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Written exposure as an intervention for PTSD: A randomized clinical trial with motor vehicle accident survivors

Denise M. Sloan, Brian P. Marx, Michelle J. Bovin, Brian A. Feinstein & Matthew W. Gallagher.


Behaviour Research and Therapy.

Volume 50, Issue 10, October 2012, Pages 627–635.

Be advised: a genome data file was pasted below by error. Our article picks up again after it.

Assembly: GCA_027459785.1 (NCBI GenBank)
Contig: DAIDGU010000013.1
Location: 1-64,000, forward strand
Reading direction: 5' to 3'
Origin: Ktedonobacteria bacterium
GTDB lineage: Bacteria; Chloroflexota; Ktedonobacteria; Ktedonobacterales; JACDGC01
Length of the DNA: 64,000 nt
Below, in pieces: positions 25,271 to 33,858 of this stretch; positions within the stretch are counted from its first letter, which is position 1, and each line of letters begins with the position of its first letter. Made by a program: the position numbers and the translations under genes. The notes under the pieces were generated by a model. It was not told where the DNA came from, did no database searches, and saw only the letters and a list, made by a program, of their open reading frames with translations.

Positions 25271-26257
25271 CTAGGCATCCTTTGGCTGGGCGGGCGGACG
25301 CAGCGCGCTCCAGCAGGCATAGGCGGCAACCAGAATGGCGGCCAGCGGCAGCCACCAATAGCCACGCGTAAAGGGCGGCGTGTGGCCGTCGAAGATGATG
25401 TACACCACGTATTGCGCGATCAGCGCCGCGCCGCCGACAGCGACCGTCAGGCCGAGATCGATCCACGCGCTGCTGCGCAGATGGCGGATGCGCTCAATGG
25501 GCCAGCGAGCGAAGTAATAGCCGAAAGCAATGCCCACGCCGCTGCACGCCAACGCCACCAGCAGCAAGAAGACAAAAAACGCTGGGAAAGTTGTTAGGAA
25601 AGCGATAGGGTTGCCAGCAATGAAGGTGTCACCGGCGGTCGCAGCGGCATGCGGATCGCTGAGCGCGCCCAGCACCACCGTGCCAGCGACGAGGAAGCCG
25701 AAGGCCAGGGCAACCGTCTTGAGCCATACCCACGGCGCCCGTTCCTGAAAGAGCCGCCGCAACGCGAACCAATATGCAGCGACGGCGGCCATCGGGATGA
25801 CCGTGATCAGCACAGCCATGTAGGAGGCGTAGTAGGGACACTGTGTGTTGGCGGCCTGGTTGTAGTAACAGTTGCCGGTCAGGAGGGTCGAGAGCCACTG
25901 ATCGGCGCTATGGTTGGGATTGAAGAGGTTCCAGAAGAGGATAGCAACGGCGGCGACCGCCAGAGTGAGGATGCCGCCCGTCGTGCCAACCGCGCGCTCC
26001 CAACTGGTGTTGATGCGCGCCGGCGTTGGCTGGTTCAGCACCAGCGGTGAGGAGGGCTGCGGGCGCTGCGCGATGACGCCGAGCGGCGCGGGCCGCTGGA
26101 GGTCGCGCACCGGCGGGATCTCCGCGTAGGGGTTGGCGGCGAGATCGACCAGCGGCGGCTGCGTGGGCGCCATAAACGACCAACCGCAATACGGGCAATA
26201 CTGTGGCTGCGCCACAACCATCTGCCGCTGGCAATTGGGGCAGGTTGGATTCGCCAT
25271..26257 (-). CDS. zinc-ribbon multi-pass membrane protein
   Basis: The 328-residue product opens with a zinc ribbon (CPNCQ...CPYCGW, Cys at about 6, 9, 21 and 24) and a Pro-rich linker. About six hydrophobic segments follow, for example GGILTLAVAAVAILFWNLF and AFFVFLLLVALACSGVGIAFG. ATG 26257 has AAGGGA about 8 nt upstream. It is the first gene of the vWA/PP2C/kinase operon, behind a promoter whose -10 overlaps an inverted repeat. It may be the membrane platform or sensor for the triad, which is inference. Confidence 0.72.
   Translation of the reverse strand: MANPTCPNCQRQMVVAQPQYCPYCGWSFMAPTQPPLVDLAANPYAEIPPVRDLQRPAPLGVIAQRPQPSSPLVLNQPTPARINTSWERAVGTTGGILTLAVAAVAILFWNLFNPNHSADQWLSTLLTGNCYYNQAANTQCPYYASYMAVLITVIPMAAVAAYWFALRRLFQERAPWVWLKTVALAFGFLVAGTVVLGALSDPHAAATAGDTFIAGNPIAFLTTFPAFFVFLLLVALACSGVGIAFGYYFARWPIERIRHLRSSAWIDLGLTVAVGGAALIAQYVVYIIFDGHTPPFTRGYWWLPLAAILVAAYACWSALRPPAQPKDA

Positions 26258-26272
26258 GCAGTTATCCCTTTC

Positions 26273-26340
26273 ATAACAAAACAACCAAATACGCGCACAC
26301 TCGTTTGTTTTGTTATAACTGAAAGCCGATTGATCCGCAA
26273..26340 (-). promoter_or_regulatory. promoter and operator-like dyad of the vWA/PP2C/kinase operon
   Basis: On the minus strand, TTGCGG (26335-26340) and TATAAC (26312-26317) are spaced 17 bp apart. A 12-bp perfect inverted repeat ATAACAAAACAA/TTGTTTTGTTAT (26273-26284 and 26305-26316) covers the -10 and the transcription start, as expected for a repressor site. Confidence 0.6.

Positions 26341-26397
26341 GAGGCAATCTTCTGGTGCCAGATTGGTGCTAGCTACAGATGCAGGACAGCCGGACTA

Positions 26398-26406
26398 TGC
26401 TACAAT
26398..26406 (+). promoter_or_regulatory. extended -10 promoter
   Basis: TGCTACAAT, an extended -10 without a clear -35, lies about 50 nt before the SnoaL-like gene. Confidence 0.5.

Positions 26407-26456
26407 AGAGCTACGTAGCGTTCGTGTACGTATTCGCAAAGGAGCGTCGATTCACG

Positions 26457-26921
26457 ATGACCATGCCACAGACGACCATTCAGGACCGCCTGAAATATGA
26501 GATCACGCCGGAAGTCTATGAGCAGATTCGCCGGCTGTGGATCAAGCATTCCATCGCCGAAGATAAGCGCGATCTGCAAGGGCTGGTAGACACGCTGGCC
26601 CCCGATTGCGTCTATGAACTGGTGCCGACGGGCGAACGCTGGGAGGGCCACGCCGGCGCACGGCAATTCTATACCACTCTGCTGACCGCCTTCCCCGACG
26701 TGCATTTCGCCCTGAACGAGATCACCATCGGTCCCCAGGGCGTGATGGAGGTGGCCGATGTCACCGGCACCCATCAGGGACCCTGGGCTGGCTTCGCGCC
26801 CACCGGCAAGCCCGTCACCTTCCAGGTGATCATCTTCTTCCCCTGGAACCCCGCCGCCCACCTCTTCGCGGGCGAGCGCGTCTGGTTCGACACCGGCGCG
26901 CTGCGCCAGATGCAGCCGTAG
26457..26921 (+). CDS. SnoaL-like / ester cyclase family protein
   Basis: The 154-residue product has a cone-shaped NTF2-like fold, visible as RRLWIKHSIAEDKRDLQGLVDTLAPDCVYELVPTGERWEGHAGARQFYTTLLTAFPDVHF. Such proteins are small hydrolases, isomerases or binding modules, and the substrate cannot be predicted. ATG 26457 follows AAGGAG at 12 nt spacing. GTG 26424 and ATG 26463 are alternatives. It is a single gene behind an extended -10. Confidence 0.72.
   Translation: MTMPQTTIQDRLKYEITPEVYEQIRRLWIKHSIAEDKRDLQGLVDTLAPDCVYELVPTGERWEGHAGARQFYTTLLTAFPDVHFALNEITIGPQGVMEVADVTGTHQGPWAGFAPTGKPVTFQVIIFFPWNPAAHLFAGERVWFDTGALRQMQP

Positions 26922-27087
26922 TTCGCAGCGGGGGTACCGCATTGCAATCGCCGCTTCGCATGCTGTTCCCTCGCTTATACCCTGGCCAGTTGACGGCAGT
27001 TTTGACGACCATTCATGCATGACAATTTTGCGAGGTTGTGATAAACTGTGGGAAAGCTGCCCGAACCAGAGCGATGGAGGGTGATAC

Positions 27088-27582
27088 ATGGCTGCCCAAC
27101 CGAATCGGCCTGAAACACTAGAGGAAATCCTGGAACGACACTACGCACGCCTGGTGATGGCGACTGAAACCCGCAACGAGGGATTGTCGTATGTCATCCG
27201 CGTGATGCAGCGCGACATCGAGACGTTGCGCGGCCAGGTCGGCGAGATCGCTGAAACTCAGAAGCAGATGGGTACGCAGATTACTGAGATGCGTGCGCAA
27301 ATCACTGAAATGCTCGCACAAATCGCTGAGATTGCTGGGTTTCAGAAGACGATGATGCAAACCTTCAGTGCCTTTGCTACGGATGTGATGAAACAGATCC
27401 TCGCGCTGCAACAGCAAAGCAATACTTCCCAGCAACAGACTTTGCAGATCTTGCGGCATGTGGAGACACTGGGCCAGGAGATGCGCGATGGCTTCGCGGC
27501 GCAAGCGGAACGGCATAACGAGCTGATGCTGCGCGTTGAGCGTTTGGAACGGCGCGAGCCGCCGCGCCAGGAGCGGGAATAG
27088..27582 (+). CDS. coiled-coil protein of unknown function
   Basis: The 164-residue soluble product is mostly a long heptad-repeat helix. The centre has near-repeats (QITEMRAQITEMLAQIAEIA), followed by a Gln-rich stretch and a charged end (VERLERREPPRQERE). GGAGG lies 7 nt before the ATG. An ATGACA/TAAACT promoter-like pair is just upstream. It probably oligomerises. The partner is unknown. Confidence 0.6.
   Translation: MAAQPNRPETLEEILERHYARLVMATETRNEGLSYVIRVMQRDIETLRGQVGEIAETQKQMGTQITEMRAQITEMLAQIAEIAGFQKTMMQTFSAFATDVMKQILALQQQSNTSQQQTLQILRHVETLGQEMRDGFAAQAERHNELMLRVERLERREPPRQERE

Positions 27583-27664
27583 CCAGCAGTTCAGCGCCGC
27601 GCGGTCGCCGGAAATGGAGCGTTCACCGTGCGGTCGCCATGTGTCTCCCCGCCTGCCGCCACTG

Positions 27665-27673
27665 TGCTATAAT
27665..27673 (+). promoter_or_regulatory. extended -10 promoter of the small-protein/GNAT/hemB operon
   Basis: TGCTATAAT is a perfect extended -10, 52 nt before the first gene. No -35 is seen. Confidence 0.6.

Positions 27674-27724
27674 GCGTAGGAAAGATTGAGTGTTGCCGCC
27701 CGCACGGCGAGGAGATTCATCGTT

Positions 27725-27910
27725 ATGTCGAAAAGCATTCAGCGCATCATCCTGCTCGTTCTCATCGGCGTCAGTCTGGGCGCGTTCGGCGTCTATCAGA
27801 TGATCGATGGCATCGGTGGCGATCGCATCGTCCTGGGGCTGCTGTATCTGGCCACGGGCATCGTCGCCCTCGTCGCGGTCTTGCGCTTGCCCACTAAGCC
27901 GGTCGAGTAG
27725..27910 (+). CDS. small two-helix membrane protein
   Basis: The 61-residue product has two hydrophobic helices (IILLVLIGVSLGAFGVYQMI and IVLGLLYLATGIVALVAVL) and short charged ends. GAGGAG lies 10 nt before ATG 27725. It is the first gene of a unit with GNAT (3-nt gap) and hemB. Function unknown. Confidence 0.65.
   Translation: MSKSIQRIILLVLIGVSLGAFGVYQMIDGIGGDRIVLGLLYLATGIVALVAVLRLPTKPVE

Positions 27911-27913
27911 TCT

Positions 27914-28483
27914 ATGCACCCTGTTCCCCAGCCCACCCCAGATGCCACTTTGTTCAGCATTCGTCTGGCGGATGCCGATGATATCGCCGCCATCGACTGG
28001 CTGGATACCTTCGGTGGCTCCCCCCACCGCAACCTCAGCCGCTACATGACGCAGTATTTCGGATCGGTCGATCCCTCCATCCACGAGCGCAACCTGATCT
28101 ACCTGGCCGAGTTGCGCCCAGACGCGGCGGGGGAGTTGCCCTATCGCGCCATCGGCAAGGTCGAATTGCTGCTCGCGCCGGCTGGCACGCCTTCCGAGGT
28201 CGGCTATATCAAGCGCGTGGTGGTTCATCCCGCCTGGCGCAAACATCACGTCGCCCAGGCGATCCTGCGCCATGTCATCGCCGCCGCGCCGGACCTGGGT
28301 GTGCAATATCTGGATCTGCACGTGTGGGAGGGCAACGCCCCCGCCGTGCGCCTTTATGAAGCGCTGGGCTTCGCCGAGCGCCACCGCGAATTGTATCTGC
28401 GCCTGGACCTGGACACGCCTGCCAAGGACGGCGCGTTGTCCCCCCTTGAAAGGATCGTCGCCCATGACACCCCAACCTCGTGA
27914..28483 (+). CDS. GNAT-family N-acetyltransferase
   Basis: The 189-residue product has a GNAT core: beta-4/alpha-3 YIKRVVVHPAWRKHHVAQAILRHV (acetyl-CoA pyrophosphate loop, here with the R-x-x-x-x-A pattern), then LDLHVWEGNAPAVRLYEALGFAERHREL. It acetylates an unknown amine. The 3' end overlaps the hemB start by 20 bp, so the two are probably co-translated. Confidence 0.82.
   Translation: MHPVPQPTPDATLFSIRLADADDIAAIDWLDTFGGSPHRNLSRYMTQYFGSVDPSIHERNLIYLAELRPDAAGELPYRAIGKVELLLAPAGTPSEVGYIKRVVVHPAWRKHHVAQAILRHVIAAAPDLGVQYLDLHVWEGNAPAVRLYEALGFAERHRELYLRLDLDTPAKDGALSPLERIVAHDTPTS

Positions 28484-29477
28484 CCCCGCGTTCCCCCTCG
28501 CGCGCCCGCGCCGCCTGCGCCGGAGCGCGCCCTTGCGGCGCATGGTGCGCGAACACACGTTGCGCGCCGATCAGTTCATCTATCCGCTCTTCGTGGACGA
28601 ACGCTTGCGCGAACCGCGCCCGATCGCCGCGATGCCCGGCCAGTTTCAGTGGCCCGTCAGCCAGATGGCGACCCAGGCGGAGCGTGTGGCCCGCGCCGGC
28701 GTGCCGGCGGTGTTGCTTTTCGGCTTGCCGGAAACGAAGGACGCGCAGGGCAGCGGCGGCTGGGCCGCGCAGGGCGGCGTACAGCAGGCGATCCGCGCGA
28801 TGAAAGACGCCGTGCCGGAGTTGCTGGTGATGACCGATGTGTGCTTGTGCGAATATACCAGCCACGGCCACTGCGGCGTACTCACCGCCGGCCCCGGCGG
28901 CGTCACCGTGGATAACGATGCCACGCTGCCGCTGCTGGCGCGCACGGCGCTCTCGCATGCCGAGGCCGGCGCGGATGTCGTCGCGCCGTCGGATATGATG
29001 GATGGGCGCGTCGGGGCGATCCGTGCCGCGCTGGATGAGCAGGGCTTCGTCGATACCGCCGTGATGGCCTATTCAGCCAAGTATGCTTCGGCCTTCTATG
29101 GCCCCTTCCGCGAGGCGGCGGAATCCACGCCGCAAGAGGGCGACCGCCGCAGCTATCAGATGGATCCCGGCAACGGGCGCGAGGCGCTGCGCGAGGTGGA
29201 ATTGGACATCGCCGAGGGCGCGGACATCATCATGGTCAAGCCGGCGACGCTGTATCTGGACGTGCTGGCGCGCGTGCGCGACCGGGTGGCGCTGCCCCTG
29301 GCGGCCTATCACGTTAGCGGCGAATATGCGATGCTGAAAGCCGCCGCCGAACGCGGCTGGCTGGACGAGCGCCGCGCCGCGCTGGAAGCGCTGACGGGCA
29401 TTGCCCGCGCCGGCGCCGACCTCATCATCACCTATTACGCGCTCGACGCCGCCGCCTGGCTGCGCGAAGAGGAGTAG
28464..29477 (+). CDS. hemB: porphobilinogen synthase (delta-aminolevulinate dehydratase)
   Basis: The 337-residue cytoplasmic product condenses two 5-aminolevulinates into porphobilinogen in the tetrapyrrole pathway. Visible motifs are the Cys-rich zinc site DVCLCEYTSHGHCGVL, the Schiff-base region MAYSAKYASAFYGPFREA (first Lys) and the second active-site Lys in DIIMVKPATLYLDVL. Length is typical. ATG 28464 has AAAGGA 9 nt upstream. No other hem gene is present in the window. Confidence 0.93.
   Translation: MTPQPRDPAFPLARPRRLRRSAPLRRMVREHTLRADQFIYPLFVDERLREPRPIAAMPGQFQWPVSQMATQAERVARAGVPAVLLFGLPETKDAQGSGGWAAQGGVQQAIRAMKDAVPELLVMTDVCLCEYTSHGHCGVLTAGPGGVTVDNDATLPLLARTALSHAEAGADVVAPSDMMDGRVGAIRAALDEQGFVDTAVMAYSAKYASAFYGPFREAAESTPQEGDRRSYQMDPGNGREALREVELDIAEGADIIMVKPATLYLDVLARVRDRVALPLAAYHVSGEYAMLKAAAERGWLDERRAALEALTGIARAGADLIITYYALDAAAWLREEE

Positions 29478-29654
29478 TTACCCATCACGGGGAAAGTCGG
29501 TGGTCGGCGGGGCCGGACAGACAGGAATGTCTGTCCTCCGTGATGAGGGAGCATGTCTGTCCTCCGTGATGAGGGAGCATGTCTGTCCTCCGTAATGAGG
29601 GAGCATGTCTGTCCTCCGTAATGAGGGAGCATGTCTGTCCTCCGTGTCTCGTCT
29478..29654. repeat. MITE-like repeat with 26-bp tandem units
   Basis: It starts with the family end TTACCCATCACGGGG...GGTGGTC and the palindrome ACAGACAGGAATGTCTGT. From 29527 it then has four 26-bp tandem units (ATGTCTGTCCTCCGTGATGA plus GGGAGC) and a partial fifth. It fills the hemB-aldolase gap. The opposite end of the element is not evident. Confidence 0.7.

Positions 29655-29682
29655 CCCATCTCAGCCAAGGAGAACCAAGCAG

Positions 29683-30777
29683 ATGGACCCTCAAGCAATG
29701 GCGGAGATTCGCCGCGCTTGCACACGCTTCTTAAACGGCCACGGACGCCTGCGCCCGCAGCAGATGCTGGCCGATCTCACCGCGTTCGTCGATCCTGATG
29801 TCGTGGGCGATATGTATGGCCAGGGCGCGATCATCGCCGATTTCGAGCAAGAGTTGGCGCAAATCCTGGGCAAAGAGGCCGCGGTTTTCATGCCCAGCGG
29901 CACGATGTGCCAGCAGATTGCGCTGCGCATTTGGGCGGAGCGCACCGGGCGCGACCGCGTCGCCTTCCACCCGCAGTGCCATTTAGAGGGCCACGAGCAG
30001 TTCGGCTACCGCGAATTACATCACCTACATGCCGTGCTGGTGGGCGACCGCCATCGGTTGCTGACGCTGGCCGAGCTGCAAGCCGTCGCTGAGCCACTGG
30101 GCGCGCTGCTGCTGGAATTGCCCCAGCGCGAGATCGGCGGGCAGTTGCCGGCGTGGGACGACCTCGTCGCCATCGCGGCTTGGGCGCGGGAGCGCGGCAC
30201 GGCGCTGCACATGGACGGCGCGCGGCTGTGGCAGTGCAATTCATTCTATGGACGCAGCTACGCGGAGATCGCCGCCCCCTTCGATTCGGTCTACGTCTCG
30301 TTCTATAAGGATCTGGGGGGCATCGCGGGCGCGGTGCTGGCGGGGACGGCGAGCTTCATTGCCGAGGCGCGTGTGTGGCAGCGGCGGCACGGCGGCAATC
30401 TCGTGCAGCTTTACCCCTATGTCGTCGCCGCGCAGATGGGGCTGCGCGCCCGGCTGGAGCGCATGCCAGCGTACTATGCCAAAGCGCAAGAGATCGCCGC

The present study examined the efficacy of a brief, written exposure therapy (WET) for posttraumatic stress disorder (PTSD). Participants were 46 adults with a current primary diagnosis of motor vehicle accident-related PTSD. Participants were randomly assigned to either WET or a waitlist (WL) condition. Independent assessments took place at baseline and 6-, 18-, and 30-weeks post baseline (WL condition not assessed at 30 weeks). Participants assigned to WET showed significant reductions in PTSD symptom severity at 6- and 18-week post-baseline, relative to WL participants, with large between-group effect sizes. In addition, significantly fewer WET participants met diagnostic criteria for PTSD at both the 6- and 18-week post-baseline assessments, relative to WL participants. Treatment gains were maintained for the WET participants at the 30-week post baseline assessment. Notably, only 9% of participants dropped out of WET and the WET participants reported a high degree of satisfaction with the treatment. These findings suggest that a brief, written exposure treatment may efficaciously treat PTSD. Future research should examine whether WET is efficacious with other PTSD samples, as well as compare the efficacy of WET with that of evidence-based treatments for PTSD.



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